This story was produced in collaboration with Purpose Union, a specialist agency of strategists united by the belief that the world is better off when companies and organisations think, act, and communicate with a defined social purpose.
Among the many socioeconomic concerns brought to light by the COVID-19 pandemic, another disturbing trend over the past several months of quarantine is a spike in reports of online child sexual exploitation.
According to the US-based nonprofit the National Center for Missing & Exploited Children (NCMEC), the organisation’s CyberTipline has received a 106% increase in reports of suspected child sexual exploitation — rising from 983,734 reports in March 2019 to 2,027,520 in the same month this year.
This spike is likely due to a number of side effects of the pandemic. First, government-mandated lockdowns around the world have meant that everyone, including children, has been confined to their homes and using the internet in record volumes. Many young people who would otherwise be at school are now spending more time unsupervised online, thus leaving them vulnerable to perpetrators seeking to groom and exploit them. Additionally, economic fallout from the crisis or cases of increased domestic abuse due to the lockdowns may force children into vulnerable situations where they are more accessible to human traffickers and other abusers.
Importantly, however, these issues were not created by the COVID-19 crisis; it has only shed light on the dangers that have been growing steadily for years.
At Global Citizen we believe that one of the most harmful effects of extreme global poverty is the increased risk of child sexual abuse and exploitation (CSEA) online.
The Economist Intelligence Unit has published a report called Out of the Shadows, looking at how children are protected all over the world by laws and governments. It’s clear from this report that while children from disadvantaged backgrounds and developing countries are most at risk, no child is immune.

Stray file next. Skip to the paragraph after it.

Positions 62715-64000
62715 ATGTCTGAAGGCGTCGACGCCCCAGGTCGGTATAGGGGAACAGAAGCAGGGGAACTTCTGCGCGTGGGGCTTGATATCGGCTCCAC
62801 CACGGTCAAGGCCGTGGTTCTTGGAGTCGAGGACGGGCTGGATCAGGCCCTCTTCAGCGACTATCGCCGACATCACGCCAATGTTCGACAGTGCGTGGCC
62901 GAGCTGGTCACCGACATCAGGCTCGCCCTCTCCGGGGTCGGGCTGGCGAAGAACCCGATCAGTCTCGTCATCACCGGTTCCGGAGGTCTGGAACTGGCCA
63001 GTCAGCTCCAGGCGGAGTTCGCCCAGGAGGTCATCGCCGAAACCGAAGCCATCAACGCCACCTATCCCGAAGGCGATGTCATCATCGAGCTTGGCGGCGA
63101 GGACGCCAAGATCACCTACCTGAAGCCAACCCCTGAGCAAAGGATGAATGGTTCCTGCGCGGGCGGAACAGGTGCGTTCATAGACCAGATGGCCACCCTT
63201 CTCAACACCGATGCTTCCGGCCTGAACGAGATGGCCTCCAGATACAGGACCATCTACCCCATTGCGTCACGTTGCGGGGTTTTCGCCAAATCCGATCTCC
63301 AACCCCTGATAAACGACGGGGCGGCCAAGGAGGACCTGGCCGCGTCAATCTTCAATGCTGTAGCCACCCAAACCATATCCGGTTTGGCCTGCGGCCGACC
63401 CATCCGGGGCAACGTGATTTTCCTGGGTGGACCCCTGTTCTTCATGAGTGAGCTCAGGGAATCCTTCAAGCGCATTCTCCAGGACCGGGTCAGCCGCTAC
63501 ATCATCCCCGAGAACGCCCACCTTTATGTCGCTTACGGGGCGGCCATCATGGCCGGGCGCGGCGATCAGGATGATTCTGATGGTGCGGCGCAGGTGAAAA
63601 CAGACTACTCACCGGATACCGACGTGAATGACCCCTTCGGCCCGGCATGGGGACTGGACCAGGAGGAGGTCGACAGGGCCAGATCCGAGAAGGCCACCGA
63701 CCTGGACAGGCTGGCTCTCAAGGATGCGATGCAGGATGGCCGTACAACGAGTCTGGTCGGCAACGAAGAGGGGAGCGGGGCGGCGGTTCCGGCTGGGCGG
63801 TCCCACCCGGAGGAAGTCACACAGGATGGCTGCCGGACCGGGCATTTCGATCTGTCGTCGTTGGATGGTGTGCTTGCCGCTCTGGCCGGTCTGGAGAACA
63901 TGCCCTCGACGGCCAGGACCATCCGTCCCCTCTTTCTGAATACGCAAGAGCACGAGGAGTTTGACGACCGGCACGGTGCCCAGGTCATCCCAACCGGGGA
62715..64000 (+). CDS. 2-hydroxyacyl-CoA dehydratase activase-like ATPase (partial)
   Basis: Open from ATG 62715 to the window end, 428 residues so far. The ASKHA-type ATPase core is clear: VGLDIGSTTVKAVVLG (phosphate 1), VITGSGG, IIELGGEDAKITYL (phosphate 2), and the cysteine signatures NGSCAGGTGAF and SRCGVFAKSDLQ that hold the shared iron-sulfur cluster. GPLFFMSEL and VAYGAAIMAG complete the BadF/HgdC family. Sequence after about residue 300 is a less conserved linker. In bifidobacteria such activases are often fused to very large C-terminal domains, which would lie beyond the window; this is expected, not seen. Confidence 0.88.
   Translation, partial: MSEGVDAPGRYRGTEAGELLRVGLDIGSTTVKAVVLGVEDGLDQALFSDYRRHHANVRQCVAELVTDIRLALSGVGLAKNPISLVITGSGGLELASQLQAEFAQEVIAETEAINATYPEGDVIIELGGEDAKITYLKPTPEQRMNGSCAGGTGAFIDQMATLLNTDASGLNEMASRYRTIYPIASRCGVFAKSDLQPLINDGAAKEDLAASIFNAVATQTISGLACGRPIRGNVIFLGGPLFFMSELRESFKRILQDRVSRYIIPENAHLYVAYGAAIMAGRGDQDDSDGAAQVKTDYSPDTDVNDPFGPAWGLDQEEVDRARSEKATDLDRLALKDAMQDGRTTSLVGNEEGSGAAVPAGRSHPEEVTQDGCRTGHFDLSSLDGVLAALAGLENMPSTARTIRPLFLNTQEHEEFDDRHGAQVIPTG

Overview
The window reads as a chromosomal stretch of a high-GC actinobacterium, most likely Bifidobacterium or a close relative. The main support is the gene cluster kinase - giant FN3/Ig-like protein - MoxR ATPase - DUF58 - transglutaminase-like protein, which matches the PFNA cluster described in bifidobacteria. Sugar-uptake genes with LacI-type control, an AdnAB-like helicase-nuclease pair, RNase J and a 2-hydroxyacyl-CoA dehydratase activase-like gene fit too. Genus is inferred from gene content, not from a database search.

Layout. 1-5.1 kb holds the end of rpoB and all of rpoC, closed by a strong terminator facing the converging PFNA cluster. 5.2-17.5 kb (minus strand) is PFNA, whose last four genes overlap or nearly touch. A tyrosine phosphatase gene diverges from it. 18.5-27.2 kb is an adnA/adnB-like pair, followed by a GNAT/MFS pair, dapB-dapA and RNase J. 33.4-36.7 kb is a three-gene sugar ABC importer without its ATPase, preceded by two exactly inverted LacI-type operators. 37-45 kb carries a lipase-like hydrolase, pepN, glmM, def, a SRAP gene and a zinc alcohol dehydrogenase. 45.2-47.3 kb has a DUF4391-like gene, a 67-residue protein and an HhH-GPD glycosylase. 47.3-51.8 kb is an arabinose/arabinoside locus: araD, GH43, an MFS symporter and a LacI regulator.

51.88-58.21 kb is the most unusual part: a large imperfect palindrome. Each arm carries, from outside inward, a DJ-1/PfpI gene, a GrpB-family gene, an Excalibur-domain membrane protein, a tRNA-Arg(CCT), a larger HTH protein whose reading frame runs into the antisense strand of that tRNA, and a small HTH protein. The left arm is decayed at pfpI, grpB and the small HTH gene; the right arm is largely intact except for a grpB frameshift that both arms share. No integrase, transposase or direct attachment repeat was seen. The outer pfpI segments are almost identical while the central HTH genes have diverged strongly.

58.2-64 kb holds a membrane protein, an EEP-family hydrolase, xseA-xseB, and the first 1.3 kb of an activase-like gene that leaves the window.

Now more than ever, as cases reach record highs, we believe that action is urgently needed.
Prior to the widespread rise of COVID-19, Global Citizen and the Economist Intelligence Unit brought together experts from Facebook, Twitter, TikTok, and SuperAwesome for a special breakfast event on Jan. 21, organised alongside the Education World Forum.
The event, “Out of the Shadows: A Spotlight on Effective Strategies to Prevent Child Sexual Exploitation Online and in Schools,” provided a platform for industry leaders on ways to improve child protection online (CPO) and end CSEA in schools around the world.
The panel and roundtable event took place in Westminster, at the heart of the UK government, and came during the Education World Forum, where government and business leaders gathered to discuss best practices and trends for improving the quality of young people’s education all over the world.
The @GlblCtzn and @TheEIU panel event 'Out of The Shadows' has kicked off in London bringing big tech companies, experts, and governments together to help protect children from exploitation and abuse around the world. pic.twitter.com/tFO3umgZOh— Global Citizen Impact (@GlblCtznImpact) January 21, 2020
When facing an issue that affects children online, the role of technology companies in fighting CSEA is huge — which is why it’s crucial that government and industry leaders have the opportunity to come together.